Wednesday, September 24, 2014

Day 44: Watering Woes

Sunrise in the morning! And the skies today would be a lot
clearer than before--temperatures would also be hotter as a result!
May 26: Today continued with a lot more walking on gravel roads, and it stayed pretty much flat all day long. This time it wasn't a long, continuous barely perceptible downhill, but an actual flatness that didn't vary much up or down. Still easy to walk, though, even if I didn't get that slight assist from gravity helping out.

Temperatures were also warmer, probably due to both the fact that the elevation had dropped by a few thousand feet the day before (I was now hovering at about 6,000 feet above sea level) and that the rain clouds that shaded the trail for much of the day had left. A handful of cumulus clouds tried to fill in that roll, but there weren't enough of them to make much of a difference.

Although I was long out of the low desert and temperatures had cooled dramatically, water was still something of a challenge because reliable water sources were spread far apart--as in 20+ miles apart. Then you'd get to a dirt stock tank and the water would be incredibly muddy. That was part of the reason I set a goal of doing 25 miles the day before--to reach the next reliable water source. It was only a happy coincidence that I found a gallon of water to take with me. I pushed on for another hour after that, however, because from there it was another 20+ miles to the next reliable water source at Lockwood Tank. I figured getting in a few extra miles at the end the day before meant I'd get to this next water source an hour sooner today.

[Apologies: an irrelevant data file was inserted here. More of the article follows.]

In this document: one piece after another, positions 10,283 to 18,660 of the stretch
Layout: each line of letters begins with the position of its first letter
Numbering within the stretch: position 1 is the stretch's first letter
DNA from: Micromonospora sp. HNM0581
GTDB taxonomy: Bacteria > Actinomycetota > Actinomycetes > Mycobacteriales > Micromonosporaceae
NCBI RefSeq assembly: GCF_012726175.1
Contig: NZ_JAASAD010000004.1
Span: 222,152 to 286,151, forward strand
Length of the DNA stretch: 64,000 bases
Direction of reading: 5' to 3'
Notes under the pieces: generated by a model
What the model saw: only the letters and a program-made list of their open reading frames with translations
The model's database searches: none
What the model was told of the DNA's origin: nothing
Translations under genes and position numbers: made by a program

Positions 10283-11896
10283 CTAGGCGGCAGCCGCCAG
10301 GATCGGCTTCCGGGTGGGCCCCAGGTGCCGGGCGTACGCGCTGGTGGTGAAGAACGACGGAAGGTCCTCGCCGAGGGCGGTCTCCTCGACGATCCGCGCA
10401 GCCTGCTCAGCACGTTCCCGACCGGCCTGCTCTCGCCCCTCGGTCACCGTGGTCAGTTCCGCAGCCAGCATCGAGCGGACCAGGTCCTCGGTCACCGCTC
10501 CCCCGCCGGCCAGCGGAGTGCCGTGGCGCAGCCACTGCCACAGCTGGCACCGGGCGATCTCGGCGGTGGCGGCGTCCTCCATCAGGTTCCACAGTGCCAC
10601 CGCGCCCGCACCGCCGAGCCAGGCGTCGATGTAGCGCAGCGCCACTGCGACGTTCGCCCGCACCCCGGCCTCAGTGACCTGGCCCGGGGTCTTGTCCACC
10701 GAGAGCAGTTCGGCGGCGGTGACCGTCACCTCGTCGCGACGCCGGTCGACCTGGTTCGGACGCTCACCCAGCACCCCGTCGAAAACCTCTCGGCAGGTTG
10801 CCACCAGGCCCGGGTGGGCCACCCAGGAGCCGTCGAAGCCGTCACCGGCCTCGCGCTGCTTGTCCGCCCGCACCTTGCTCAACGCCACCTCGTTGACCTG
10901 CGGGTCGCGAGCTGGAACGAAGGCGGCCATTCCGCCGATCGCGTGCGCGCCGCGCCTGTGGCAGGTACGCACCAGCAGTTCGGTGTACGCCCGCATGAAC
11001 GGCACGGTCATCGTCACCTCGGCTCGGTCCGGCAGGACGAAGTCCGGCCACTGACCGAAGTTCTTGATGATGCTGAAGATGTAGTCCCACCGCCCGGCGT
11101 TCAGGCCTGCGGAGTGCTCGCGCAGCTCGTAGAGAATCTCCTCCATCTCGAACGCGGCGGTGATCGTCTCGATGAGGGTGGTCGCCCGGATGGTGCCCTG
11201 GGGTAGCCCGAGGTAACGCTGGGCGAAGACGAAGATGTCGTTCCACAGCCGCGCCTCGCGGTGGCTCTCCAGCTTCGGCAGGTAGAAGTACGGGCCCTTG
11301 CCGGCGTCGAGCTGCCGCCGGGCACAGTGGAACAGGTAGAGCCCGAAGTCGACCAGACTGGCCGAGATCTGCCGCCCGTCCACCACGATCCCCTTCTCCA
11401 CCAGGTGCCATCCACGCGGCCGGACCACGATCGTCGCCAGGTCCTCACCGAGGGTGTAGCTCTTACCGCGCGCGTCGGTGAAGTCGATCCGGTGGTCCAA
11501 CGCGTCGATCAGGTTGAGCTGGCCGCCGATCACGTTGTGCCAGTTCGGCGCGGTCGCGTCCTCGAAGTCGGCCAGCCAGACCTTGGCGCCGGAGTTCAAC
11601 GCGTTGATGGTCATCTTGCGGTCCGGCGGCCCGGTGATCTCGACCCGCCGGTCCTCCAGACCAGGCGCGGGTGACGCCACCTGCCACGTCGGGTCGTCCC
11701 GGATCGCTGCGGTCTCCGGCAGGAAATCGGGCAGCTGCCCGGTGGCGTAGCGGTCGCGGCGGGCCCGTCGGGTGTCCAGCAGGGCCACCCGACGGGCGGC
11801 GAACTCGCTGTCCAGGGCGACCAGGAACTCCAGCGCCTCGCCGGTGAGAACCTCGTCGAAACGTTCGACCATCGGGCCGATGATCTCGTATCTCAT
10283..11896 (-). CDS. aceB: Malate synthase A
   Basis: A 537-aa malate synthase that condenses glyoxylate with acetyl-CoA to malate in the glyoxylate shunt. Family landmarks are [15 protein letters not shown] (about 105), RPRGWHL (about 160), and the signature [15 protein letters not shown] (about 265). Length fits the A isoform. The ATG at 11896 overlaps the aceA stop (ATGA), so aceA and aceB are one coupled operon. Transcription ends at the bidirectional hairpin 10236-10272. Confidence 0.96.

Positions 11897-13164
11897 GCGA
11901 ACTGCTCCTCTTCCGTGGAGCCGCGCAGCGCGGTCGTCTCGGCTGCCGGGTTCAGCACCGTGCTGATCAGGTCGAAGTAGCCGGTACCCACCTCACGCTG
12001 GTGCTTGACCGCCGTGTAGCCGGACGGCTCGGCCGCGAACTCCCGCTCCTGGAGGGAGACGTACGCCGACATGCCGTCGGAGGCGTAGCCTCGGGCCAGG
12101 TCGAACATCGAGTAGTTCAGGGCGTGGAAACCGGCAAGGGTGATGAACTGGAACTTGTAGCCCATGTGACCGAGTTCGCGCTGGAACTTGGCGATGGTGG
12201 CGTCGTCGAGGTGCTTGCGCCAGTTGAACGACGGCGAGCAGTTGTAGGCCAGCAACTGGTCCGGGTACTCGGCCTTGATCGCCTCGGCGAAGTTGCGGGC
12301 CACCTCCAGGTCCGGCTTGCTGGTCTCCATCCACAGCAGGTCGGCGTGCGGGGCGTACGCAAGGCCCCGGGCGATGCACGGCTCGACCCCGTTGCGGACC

But the tank looked awful. A tiny puddle of muddy water that had clearly been heavily used (and abused) by cattle. But water was water and beggars can't be choosers! When I approached the water's edge, though, my feet started sinking into the mud. I was having trouble just reaching the water without falling into a deep quicksand!

I found a couple of small boulders nearby--small enough that I could pick them up and move them, but barely--and threw them out to the water's edge hoping it would provide a base for me to stand on without sinking deep into the mud. The boulders sank a couple of inches into the mud, then I stepped up on them--prepared to jump off quickly if they sank much further--but they settled about halfway down into the mud before stopping.

It was a precarious place to filter water, though, balanced carefully on a couple of small, unstable boulders. It would be easier just to fill up my 3-liter bottle with untreated water and treat it later. And, I hoped, maybe further up the trail I'd find an unexpected water cache and be able to throw out this water before I had to drink any of it at all. It was nasty water....

And 1.8 miles further up the trail, at the Kaibab National Forest boundary, I found such a water cache. Several gallons of water were sitting there in the sun, and some of them were fresh, unopened, gallon-sized containers. I was so pleased with the gallon of water I took the day before, I decided to do the same thing all over again. An entire, unopened gallon of water! Again! Score!

I opened up the 3-liter container of muddy water and poured it out with glee, then stuffed a gallon of water into my pack. I was ready! I didn't have to waste time treating the water either which propelled me 25.1 miles for the day.